Beer Tent Reviews at the 2019 Edmonton Fringe: Q & A with co-founder Andrew Paul
Rushing in to fill the void left by the departure of alt-weeklies, the Beer Tent Reviews (BTR) zine just landed at the 2019 Edmonton Fringe. The zine is print-only and the reviews are words-only – no star rankings. (My thoughts on this glorious development here.) I was part of its team of veteran Fringe reviewers (and alt-weekly expats), which also included Andrew Paul (who co-founded the zine with Trent Wilkie), Fawnda Mithrush, Paul Matwychuk and Michael Hingston.
The zine is circulating around the Fringe grounds as we speak – look for it in the beer tents (obviously) and select venues.
Here’s a Q&A with Andrew for the inside scoop on the project. (My questions are the headings and his answers are the text underneath, just in case that wasn’t obvious.)
How did the project come about? Who’s behind it?
I was helping Trent Wilkie produce The Undad Podcast when we heard that VUE Weekly was going to close in November 2018. We had both worked in Edmonton’s alt-weekly scene over the years and knew that its closure was going to be a major loss for Edmonton’s arts communities, particularly the theatre scene during the Fringe.
We floated the idea around to a few people and their response was very positive. So, we started sketching out what the zine would look like and the kind of content we wanted to include. Edmonton Community Foundation came on board to sponsor the printing and when that happened, we knew we were set to turn the idea into reality.
It’s technically not print-only. Many of the writers we have on the team have been posting their reviews to their own blogs, websites and social media channels. One of the goals of the zine was to find experienced theatre reviewers with their own online blogs and provide them with a print platform to run a selection of reviews they were already going to be writing. We were only able to afford to print 64 reviews but if you follow our writers, you’ll be able to find a lot more of their reviews that we didn’t print.
We will be looking into developing a website for BTR next year when we have a little more capacity to manage and maintain it properly.
Why no star ratings?
Assigning a numeric value to art is inherently problematic. Star ratings tend to strip away the nuance and thoughtfulness behind a writer’s reviews. We want our readers to spend time reading a review to get a better understanding of a show. Our goal is to provide our readers with information to help them decide which shows they should spend their hard-earned dollars on.
Who did the reviews?
We are so lucky to have a team of nine experienced theatre writers collaborating with us on BTR. Given the number of shows at the Fringe, publications must cobble together massive teams of writers to try and cover as much as possible. The problem is that many of these writers do not have experience reviewing theatre. The results can be pretty cringe-worthy and embarrassing for the publications.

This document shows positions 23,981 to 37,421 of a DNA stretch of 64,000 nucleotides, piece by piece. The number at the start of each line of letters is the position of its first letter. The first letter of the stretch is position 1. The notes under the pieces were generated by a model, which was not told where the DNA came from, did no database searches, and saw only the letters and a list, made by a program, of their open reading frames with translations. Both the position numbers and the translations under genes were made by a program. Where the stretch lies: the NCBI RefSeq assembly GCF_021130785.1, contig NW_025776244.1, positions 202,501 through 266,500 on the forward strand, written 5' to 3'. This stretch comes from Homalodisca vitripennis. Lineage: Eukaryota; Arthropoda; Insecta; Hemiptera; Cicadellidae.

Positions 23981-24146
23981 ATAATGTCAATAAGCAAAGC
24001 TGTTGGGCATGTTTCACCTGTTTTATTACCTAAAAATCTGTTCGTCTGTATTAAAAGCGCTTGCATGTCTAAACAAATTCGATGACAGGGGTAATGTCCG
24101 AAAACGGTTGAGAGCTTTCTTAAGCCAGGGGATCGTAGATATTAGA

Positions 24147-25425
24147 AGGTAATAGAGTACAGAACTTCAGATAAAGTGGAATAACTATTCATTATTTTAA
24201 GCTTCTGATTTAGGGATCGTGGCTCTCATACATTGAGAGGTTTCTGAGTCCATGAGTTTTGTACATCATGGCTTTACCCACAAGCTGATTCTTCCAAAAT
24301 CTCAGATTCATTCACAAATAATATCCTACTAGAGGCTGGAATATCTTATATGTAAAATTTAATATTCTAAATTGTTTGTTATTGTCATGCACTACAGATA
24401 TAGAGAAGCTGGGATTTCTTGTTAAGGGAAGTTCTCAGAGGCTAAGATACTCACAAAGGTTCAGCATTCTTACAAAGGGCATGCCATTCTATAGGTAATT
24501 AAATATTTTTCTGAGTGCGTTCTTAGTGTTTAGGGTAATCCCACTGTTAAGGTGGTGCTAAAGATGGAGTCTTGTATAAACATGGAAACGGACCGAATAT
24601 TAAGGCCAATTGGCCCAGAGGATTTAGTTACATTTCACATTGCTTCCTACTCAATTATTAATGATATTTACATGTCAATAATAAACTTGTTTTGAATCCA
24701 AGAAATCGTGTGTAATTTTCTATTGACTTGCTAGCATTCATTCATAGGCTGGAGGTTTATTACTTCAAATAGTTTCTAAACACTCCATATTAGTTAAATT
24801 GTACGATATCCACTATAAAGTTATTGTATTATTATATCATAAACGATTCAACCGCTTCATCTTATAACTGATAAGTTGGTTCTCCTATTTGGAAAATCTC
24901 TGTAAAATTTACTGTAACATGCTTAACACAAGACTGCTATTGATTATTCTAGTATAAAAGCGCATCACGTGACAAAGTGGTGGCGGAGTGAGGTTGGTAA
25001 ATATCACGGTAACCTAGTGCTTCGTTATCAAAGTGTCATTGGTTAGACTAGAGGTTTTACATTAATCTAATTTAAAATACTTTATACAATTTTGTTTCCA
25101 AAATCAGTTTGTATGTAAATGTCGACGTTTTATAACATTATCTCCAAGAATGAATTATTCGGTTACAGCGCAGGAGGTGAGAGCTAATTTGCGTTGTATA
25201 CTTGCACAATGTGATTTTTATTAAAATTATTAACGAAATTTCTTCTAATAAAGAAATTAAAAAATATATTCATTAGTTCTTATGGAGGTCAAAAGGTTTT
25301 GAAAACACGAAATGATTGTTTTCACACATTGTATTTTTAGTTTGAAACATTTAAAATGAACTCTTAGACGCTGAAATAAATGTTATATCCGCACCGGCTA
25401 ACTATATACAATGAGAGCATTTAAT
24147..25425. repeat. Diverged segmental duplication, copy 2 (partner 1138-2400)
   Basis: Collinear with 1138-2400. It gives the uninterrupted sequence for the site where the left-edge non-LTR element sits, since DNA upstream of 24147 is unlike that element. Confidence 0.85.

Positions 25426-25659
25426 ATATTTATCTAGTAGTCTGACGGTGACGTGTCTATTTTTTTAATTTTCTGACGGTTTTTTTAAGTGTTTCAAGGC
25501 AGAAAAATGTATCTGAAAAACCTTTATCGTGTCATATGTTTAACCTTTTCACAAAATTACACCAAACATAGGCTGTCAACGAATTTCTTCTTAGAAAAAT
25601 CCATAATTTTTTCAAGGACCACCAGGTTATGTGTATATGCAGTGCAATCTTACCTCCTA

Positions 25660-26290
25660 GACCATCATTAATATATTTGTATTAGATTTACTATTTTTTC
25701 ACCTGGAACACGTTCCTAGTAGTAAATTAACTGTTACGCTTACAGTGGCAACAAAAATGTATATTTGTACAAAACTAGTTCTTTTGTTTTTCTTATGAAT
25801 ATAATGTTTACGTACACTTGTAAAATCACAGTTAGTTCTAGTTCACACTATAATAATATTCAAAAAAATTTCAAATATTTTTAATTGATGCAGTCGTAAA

Fortunately, BTR was able to approach reviewers who have years of experience covering the Fringe. Many of them come from the trenches of SEE and VUE when those papers would review every single show at the Fringe.
Paul Matwychuk was my editor at SEE Magazine back in the day. He used to quarterback the production of SEE’s every-show-reviewed special issue. That issue would hit the Fringe grounds on the first Monday of the festival. It was under his editorial eye that I learned the ropes of covering Fringe. And his editorial process very much influenced how we brought BTR together this year. It was great to have him on board to write for BTR.
We also have folks like Fawnda Mithrush, who has been covering theatre and the arts for more than a decade; and Michael Hingston, who has been bringing his kids to help review Theatre for Young Audience shows for years.
This whole project has sort of been like getting the band back together.
How much did it cost to make? How did you pay for it?
The issue cost a total of $5,930 to bring together and print. We cannot thank Edmonton Community Foundation enough for sponsoring the printing bill. This allowed us to allocate all our ad revenue to paying our writers and JoAnne Pearce, our art director.
What was the most challenging part?
Production day was the most challenging given the sheer number of hours Trent, JoAnne and I spent laying out and proofing the zine. We’ve been through this process hundreds of times before, but it’s always an exciting pressure cooker meeting that print deadline. We were up until 5am on Monday proofing so we could get the file over to Capital Colour by 9am. I have to give a huge shout out to JoAnne, who absolutely nailed the look of the zine. She went above and beyond to help make this happen.
Will you do it next year?
We want to! And if everything goes well, we would like to expand the zine to cover more shows. We’ll also be looking at expanding our online presence.
What has the reception been so far?
So far the response has been overwhelmingly positive. When we arrived on the grounds to start distributing, we were stopped by a security guard at the north beer tent. He said, “You’re finally here! I’ve had 20 people asking me where Beer Tent Reviews are today.”
The only complaint we’ve received is from artists who weren’t covered in the issue – which is a complaint we’re happy to receive. Hopefully we can include even more shows next year.
Go see some Fringe shows, people!
Here is a list of the 2019 BTR team and where you can find them online:
Andrew Paul – publisher
Trent Wilkie – editor
JoAnne Pearce – art director
Mel Priestley (you are here)